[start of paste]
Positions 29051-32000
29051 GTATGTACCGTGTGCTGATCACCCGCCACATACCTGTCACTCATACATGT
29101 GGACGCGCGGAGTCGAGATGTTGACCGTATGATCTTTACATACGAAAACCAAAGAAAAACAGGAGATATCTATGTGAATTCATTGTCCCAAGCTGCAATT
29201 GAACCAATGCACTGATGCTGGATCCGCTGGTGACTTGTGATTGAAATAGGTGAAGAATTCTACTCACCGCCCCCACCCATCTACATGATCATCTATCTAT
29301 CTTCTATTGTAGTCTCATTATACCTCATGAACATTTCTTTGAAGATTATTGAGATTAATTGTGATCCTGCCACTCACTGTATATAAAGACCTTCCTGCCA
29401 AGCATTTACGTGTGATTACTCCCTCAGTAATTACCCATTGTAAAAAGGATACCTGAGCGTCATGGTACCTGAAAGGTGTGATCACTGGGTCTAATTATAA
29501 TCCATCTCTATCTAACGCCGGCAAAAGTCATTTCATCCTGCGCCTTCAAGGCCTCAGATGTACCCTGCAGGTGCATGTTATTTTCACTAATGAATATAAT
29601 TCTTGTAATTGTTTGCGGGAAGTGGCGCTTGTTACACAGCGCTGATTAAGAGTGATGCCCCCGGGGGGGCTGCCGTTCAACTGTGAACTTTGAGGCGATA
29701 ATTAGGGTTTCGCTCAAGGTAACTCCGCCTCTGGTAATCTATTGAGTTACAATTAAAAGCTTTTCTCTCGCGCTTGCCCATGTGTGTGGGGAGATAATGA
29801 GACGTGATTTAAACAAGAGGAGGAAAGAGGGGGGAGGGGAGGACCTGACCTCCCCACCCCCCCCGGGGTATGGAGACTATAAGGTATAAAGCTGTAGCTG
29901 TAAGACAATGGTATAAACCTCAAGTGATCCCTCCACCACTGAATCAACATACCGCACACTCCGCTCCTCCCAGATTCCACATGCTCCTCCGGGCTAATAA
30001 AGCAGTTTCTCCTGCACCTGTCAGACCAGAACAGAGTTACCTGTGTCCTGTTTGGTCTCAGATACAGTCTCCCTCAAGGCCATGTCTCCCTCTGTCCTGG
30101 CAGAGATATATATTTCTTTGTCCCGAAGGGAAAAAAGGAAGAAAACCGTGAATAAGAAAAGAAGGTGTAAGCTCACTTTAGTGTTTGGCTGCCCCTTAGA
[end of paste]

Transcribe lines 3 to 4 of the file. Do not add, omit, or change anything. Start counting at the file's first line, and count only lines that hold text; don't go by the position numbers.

29101 GGACGCGCGGAGTCGAGATGTTGACCGTATGATCTTTACATACGAAAACCAAAGAAAAACAGGAGATATCTATGTGAATTCATTGTCCCAAGCTGCAATT
29201 GAACCAATGCACTGATGCTGGATCCGCTGGTGACTTGTGATTGAAATAGGTGAAGAATTCTACTCACCGCCCCCACCCATCTACATGATCATCTATCTAT